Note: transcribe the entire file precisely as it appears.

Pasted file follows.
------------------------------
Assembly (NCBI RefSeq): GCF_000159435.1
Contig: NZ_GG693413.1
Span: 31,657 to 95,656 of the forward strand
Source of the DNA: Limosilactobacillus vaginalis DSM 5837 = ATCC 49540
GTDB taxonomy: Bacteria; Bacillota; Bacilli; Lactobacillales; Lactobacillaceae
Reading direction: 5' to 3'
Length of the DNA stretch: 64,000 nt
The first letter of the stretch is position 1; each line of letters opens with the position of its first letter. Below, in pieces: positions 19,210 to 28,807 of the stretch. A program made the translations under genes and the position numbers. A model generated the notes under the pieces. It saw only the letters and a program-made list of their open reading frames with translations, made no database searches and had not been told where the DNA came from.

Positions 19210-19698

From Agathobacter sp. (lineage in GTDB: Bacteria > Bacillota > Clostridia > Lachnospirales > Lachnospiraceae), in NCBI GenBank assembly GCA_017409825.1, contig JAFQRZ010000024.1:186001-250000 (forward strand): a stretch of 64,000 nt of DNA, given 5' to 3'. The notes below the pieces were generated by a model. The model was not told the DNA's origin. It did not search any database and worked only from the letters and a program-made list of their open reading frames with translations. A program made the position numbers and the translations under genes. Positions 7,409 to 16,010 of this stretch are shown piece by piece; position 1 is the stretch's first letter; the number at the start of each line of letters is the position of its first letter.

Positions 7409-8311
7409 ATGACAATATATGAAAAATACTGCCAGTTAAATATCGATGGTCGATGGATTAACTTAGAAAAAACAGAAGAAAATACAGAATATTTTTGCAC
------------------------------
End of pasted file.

Assembly (NCBI RefSeq): GCF_000159435.1
Contig: NZ_GG693413.1
Span: 31,657 to 95,656 of the forward strand
Source of the DNA: Limosilactobacillus vaginalis DSM 5837 = ATCC 49540
GTDB taxonomy: Bacteria; Bacillota; Bacilli; Lactobacillales; Lactobacillaceae
Reading direction: 5' to 3'
Length of the DNA stretch: 64,000 nt
The first letter of the stretch is position 1; each line of letters opens with the position of its first letter. Below, in pieces: positions 19,210 to 28,807 of the stretch. A program made the translations under genes and the position numbers. A model generated the notes under the pieces. It saw only the letters and a program-made list of their open reading frames with translations, made no database searches and had not been told where the DNA came from.

Positions 19210-19698

From Agathobacter sp. (lineage in GTDB: Bacteria > Bacillota > Clostridia > Lachnospirales > Lachnospiraceae), in NCBI GenBank assembly GCA_017409825.1, contig JAFQRZ010000024.1:186001-250000 (forward strand): a stretch of 64,000 nt of DNA, given 5' to 3'. The notes below the pieces were generated by a model. The model was not told the DNA's origin. It did not search any database and worked only from the letters and a program-made list of their open reading frames with translations. A program made the position numbers and the translations under genes. Positions 7,409 to 16,010 of this stretch are shown piece by piece; position 1 is the stretch's first letter; the number at the start of each line of letters is the position of its first letter.

Positions 7409-8311
7409 ATGACAATATATGAAAAATACTGCCAGTTAAATATCGATGGTCGATGGATTAACTTAGAAAAAACAGAAGAAAATACAGAATATTTTTGCAC